For military members and their spouses, one of the most important questions that confronts them in their marital separation and divorce case is how the military member’s Disposable Retired Pay (DRP) will be addressed by the Court in the divorce.
The simple answer is that, to the extent that a servicemember’s “creditable service” was earned during the marriage and before the spouses finally separated, the military retirement is considered to be a “marital asset” under Virginia’s divorce law. Any creditable service that was earned before the marriage or after the date that the spouses finally separated is considered to be part of the “separate” component of the military retirement and not subject to division by the Virginia Court in the divorce. To the extent that the DRP is “marital”, it is subject to division between the spouses in the divorce.
The most typical method for segregating the “marital” portion from the “separate” portion is by way of a fraction, which yields a percentage of the military retirement that is considered marital and therefore subject to apportionment between the spouses. The numerator of this fraction is the number of months of creditable service earned during the marriage (or in the case of reservists, the number of reserve points). The denominator of the fraction is the total number of months of creditable service earned at the time of retirement (or the number of reserve points).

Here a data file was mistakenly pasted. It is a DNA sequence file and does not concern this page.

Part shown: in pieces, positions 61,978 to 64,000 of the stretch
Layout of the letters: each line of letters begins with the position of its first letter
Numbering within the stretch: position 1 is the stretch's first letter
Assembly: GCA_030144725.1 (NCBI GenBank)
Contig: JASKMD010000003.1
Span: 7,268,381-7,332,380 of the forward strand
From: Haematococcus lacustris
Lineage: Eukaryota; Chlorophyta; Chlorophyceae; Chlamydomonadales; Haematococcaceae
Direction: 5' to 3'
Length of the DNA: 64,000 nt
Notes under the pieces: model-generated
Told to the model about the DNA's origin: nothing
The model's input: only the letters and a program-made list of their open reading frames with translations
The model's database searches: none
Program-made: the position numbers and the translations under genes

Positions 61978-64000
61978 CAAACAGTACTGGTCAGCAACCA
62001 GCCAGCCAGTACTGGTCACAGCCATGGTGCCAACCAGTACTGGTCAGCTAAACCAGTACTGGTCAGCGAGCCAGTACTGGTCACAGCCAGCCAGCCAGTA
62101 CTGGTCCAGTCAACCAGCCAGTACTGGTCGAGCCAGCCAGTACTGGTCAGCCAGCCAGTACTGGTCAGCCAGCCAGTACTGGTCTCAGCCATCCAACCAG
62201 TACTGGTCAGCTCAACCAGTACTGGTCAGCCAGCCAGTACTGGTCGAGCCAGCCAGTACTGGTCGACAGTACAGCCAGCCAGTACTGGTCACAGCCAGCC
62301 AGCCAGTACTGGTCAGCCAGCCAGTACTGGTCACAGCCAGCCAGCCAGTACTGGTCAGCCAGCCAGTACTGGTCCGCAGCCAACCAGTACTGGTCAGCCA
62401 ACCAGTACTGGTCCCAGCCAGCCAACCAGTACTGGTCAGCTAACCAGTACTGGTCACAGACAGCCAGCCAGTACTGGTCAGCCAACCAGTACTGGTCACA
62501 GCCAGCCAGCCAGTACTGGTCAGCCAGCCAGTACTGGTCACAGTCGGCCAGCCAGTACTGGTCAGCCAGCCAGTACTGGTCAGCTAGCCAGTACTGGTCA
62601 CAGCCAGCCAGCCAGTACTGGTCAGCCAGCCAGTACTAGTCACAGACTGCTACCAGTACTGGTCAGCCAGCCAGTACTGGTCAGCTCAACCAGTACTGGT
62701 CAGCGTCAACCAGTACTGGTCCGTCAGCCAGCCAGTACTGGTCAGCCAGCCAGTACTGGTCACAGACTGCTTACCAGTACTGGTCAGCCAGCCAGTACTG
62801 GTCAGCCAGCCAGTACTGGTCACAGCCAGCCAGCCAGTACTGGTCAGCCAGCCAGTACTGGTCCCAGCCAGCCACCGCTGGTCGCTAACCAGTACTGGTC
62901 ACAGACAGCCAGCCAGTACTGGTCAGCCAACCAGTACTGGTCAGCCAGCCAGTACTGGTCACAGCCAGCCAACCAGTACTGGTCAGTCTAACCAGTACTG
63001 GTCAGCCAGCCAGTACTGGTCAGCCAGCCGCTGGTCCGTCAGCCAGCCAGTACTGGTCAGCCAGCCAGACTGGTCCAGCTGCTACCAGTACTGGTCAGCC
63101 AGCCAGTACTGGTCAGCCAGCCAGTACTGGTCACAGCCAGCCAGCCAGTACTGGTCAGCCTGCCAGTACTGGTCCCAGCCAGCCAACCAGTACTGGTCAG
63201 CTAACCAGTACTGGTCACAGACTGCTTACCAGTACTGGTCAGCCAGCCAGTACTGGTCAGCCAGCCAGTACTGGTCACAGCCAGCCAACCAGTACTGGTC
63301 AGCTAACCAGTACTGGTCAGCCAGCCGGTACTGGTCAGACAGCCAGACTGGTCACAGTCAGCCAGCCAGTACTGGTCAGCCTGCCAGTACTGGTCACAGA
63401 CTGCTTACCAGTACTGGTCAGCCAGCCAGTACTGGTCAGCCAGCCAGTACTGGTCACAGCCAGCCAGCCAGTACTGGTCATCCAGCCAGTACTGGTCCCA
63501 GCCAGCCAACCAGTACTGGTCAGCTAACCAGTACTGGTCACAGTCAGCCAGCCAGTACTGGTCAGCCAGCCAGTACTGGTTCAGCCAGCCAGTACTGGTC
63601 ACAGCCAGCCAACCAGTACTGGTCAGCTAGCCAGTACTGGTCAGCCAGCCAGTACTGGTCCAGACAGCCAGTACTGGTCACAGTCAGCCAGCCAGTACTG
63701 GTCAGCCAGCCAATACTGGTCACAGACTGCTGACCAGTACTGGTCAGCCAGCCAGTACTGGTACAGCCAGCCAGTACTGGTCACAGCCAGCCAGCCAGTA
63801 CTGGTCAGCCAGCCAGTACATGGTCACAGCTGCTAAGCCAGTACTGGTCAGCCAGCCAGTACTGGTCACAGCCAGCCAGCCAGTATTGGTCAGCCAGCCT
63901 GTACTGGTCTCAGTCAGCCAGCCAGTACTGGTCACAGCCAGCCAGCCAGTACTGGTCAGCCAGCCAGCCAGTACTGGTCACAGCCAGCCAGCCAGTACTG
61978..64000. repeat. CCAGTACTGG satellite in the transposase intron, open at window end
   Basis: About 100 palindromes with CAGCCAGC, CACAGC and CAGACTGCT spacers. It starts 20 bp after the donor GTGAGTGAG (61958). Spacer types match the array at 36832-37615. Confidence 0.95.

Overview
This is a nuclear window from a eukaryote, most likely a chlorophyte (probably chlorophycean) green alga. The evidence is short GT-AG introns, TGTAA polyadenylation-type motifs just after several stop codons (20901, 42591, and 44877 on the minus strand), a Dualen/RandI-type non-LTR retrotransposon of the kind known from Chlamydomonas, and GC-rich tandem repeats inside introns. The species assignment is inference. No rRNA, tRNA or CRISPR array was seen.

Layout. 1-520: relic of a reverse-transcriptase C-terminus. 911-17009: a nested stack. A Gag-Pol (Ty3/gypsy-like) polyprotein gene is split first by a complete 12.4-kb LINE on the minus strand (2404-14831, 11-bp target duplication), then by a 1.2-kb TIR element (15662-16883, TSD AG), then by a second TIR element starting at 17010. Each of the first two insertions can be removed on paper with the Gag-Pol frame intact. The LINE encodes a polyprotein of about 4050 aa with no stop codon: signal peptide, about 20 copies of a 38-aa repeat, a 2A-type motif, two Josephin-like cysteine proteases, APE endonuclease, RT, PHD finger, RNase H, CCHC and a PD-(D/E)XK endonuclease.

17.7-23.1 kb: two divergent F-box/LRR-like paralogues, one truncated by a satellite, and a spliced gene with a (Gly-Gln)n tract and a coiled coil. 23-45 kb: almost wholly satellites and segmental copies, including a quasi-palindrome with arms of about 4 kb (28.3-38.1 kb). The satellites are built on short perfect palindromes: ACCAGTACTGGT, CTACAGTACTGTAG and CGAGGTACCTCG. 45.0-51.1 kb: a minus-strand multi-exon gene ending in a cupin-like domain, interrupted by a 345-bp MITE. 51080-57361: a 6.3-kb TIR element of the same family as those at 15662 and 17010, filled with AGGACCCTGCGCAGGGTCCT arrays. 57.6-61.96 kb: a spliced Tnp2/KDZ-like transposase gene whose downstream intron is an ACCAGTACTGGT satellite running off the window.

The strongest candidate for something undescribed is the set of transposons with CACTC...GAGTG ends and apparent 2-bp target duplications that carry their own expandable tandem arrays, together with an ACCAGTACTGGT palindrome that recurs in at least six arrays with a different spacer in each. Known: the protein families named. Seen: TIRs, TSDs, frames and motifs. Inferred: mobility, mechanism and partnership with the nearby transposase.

The percentage yielded by this fraction is then multiplied by the service member’ final DRP, if the service member is already retired at the time of the parties’ separation or divorce.
However, another method, know as a “hypothetical award,” was mandated for use with non-retired, active service members by the National Defense Authorization Act of 2017. It employs a technique of “freezing” the servicemember’s rank and pay grade at a certain point in time.
What share of the marital portion of the DRP is awarded to the former spouse of the servicemember is subject to the Court’s determination under the same statute that applies to all other marital assets in Virginia divorce cases. That is, the Court is required to consider a number of “factors,” including but not limited to the duration of the marriage, the contributions of each spouse to the well being of the family, the circumstances that contributed to the dissolution of the marriage, and other factors under Section 20-107.3 of the Virginia Code. There is no set rule or presumption that requires the Court to award the former spouse 50% of the marital share of the servicemember’s DRP. However, there is a special provision of Virginia’s divorce law that “caps” the Court’s award of the DRP to the former spouse at 50% of the marital share. That is, the Court can award no more that 50% of the marital portion of the DRP to the former spouse, but it does not have to award the maximum.
While the overall apprach to the division of military retired pay in Virginia divorces may sound simple in some respects, it is far from simple. There are many intricacies in addressing the division of military retired pay under Virginia’s divorce law, and it is vitally important to have the assistance of a knowledgeable Virginia attorney on your side when addressing these issues in your divorce or marital separation.